By Alan Scherstuhl
By Stephanie Zacharek
By Carolina Del Busto
By Amy Nicholson
By Simon Abrams
By Kevin Dilmore
By New Times
By Amy Nicholson
Lovers of American movies used to joke that foreign films wouldn't look so good if you saw them without subtitles. John Sayles' latest movie, Men With Guns, plays better than his other films because it does have subtitles. Bald dialogue always sounds better in Spanish and Indian dialects. Set in an unnamed Latin country (and filmed in Mexico), the movie has an exotic distance that almost takes the edge off its blunt didacticism. The South American-primitive veneer and stunning blend of musical styles from composer Mason Daring--at one point, it sounds like mariachi meets klezmer--can distract you from the determined way the moviemaker builds this parable of colonial history. Its moral is that white culture is evil and virulent--so evil that it leaves nothing but scorched earth behind it, so virulent that it turns Indians white. (All they have to do is put on a military uniform.) While bourgeois, Spanish-speaking city dwellers lead cosmopolitan lives, wealthy landowners in the hinterlands uproot natives and force them into ruinous cash-crop agriculture, or simply get the army to murder them. The only way for Indians to escape the tragic forces of capitalism and imperialism is to ascend to the mountaintop.
In the view of American independent-film fanatics, writer/director Sayles has already been to the mountaintop. For 20 years, he's made movies outside the studio system, with stories that try to sing the unsung or champion the dispossessed. Doing "indies" on an epic scale is, of course, not a negligible feat. In 1996, moviegoers starved for panoramic narratives turned Sayles' Lone Star into a huge art-house hit, though it was little more than a lib-rad guide to Tex-Mex mores with a cut-and-dried central mystery. (It could have been called Autopsy of a Murder.) In his urban-corruption noir City of Hope as well as the South American agitprop of Men With Guns, there can be a grinding fascination to seeing Sayles work out his ethnic-and-class view of society.
But John Sayles' films usually bore me. He tends to make his leads monotonously naive and to approach plots (and subplots) like a cartographer instead of a yarn-spinner, pinning every character to his or her place on the social-political map. I enjoyed the spontaneous comedy of Return of the Secaucus Seven and parts of The Brother From Another Planet, and his news hound's ear and eye for colorful talk and incident energized his short-lived network TV series Shannon's Deal. Fifty-two minutes suits Sayles' notions of character and storytelling. If his filmmaking had fire and poetry, it would rouse the mixture of despair and euphoria you get while watching the work of great political directors like Gillo Pontecorvo (The Battle of Algiers, Burn) or Francesco Rosi (Moment of Truth). Unfortunately, even when Sayles dabbles in tricky flashback structures or magic realism, he's ploddingly melodramatic. Indie or not, it's as if he aspires to be the Hollywood Eleventh.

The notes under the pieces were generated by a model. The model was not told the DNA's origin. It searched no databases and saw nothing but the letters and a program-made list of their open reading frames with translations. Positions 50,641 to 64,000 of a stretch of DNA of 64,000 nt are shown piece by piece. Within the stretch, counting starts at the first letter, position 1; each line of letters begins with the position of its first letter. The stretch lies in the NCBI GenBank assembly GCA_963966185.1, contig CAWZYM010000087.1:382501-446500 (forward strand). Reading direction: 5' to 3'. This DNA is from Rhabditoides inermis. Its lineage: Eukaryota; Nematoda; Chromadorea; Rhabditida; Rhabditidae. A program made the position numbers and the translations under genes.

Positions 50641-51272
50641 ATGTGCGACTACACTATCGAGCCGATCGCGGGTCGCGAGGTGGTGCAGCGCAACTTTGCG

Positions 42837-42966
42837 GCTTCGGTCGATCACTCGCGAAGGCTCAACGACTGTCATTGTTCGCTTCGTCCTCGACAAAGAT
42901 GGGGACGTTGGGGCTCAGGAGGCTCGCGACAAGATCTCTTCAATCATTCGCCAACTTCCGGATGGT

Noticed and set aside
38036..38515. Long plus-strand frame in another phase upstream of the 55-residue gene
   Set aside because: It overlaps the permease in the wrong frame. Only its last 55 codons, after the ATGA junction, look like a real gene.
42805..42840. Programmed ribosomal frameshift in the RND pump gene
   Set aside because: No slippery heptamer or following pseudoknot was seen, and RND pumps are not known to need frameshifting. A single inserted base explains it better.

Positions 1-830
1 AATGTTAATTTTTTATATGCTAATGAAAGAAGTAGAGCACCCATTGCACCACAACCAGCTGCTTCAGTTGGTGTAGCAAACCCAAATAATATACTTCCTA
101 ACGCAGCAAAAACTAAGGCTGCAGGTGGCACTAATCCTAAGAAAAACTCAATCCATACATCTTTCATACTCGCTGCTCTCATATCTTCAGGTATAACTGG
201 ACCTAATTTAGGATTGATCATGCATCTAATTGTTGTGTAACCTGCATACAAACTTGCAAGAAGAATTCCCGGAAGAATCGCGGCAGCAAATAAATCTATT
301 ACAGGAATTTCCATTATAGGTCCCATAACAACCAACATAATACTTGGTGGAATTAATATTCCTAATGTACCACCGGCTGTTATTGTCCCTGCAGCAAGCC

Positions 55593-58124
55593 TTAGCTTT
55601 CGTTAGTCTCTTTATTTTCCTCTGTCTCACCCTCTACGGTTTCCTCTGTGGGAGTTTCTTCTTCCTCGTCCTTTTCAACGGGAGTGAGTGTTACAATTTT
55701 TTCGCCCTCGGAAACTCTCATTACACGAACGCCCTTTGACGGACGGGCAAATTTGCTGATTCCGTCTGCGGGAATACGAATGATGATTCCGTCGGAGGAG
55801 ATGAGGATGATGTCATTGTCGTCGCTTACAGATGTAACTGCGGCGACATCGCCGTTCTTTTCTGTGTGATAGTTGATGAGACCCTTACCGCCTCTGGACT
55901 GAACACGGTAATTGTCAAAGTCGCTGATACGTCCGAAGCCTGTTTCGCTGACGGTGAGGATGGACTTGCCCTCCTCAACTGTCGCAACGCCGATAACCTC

Men With Guns held me longer than many of Sayles' films, and not just because of its colorful ambiance. Its hero has potential tragic stature: He's a doctor who trained medical students for service in remote villages. Now widowed and near the end of life, he wants to venture into the wild to see if his program has helped the natives. With his long face and regal features, the Argentinian actor Federico Luppi brings the role a rueful gallantry--it's what the character needs to keep from becoming ridiculous. As he makes his journey, he strives to believe in progress despite vivid evidence to the contrary. Natives flee from the sight of him; in an allegorical stroke, those who dare to talk to him identify themselves according to their crops, as Corn People or Coffee People or Gum People. (If the price of coffee drops, and the Coffee People can't make enough money to eat, they starve--all they grow is coffee.)
The misfit fellow travelers the doctor acquires are scholars of atrocity. A jaded, smart-mouthed urchin (Dan Rivera Gonzalez) takes him to a killing field and swings a human bone as if it were a baseball bat; a defrocked priest (Damian Alcazar) calls himself a ghost and admits he saved his own life at the expense of his flock; a runaway soldier (Damian Delgado) confesses the moral trauma of his army initiation--the murder of a helpless man. (He also raped a helpless woman.) Nonetheless, the doctor keeps hoping to find that one of his proteges has honored his medical outreach program and escaped the bullets of the army and guerrillas.
I kept hoping so, too--for the sake of the drama. Without the possibility of any good coming from the doctor's humanist intentions, the movie begins to feel like a punishment: a gauntlet for the same urban liberals who will doubtless be its biggest audience. Both Sayles and novelist Francisco Goldman (The Long Night of White Chickens) say that the doctor was based in part on one of Goldman's real-life relatives, an uncle who spearheaded a Guatemalan rural-health-care program whose medics were slaughtered by the government. Goldman, a friend of Sayles', says that his uncle's endeavor nevertheless has thrived; he sees it as a "'real-life' reflection of the hint of redemption and hope at the end of Men With Guns." But the "hint of redemption and hope" in the film is actually wispy and corny, and no comfort at all to Sayles' doctor.
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